On the third Tuesday of each month we post a quick roundup of some recent academic publications and news about homeschooling, offered for your interest. These are typically university research papers, and they may have a positive, negative, or neutral outlook on home education — and if they don’t seem appealing, just scroll on by. The title links generally point to the full text of each publication, which is often a printable pdf file. In some cases, a paid subscription may be required to read the whole article. The article abstracts and introductions below are quoted in full whenever possible, without editing.
We have four items this month:
(1) Energetic Students, Stressed Parents, and Nervous Teachers: A Comprehensive Exploration of Inclusive Homeschooling During the COVID-19 Crisis — V. Letzel, M. Pozas, & C. Schneider (2020)
Abstract: March 2020 will be reminded as the time when schools around the world came to a shutdown. This resulted in a necessary and immediate redesign of teaching and learning. School-based instruction had to be replaced by a home-based instruction format. This required students, parents and teachers to adapt their daily routines to a new and unknown educational reality. Given this unprecedented situation, research into the impact of homeschooling during the COVID-19 crisis became urgent. This brief report introduces a nation-wide research project in Germany. Following a mixed-methods design, the SCHELLE project titled Student-Parents-Teachers in Homeschooling (abbreviated as SCHELLE following its German name Schüler-Eltern-Lehrer) was developed in order to comprehensively explore students’, parents’, and teachers’ experiences during homeschooling. Overall, the studies focused on collecting quantitative and qualitative data on how homeschooling was implemented, whether inclusive education was considered, and the well-being of all three perspectives. The main findings of the SCHELLE project revealed that the impact of homeschooling expanded not only into the educational domain, but as well into the social (e.g. social distancing), psychological (positive and negative activation), and educational equality matters (implementation of inclusive education).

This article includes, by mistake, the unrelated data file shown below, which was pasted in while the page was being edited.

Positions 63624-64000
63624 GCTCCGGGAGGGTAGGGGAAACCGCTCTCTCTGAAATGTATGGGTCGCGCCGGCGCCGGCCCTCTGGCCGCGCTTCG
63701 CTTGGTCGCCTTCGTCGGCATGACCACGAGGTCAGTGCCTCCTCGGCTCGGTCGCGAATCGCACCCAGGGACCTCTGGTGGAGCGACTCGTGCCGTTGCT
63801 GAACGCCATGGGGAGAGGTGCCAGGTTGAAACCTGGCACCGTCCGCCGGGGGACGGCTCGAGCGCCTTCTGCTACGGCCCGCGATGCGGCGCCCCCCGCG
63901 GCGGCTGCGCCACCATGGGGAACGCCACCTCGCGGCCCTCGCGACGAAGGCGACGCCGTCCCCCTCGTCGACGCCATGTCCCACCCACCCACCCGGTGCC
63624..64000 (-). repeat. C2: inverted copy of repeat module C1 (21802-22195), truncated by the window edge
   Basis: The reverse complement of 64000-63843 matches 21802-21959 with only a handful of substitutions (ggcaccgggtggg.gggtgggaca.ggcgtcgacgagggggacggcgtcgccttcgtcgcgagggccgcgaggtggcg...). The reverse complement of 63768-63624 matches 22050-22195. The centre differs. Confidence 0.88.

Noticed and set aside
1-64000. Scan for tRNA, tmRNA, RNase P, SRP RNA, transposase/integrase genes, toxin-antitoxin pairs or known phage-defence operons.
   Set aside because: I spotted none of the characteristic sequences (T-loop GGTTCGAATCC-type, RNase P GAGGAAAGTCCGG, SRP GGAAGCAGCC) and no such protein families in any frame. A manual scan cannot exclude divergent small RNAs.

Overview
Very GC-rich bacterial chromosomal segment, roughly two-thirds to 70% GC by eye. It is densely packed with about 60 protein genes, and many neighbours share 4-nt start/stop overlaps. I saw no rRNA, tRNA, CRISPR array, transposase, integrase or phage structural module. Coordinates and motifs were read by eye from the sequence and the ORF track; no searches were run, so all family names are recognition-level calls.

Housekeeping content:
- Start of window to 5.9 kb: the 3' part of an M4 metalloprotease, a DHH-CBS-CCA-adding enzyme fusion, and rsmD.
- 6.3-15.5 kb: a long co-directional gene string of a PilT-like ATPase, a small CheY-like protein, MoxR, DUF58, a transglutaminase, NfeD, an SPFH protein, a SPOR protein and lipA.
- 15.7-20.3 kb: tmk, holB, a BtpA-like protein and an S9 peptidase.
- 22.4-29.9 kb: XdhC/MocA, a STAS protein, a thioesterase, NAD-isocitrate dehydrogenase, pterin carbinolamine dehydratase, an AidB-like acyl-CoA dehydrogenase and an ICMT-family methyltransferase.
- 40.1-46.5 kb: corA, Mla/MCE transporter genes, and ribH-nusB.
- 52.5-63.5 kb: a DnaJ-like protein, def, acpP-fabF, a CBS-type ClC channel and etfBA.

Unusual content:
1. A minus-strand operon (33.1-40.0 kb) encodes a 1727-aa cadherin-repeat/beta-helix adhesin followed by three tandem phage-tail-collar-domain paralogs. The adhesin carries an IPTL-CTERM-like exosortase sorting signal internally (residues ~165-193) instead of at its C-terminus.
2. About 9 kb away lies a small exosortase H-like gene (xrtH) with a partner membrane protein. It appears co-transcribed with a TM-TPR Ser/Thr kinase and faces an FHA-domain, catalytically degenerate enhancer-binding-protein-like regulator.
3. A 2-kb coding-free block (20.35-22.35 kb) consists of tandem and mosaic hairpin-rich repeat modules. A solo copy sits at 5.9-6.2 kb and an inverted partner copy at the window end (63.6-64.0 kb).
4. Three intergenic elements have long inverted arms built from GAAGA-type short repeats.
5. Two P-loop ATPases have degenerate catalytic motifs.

(2) The Lived Experience of Homeschooling Families and the Transference of Faith Tradition: A Narrative Exploration — D.J. Pietersma (2020)
Abstract: The purpose of this research was to examine the lived experiences of Christian homeschooling families in relation to the desire to pass on the families’ faith tradition to their children. The researcher chose a qualitative approach to explore the various elements of Christian homeschooling that provided either a positive or negative impact to faith transference. To examine these experiences, the researcher interviewed five mothers who homeschooled at least one child through high school. The researcher also interviewed one homeschool student from each of these families who had graduated at least two, but not more than 7 years prior to the start of the research project. Participants discussed various aspects of the Christian homeschooling experience that played a role in the transference of the family’s faith tradition from parent to student. After coding, the researcher triangulated the data between corresponding pairs of parent and student, analyzed the data across the range of participants, and categorized results for thematic analysis. The results and discussion are presented in narrative format.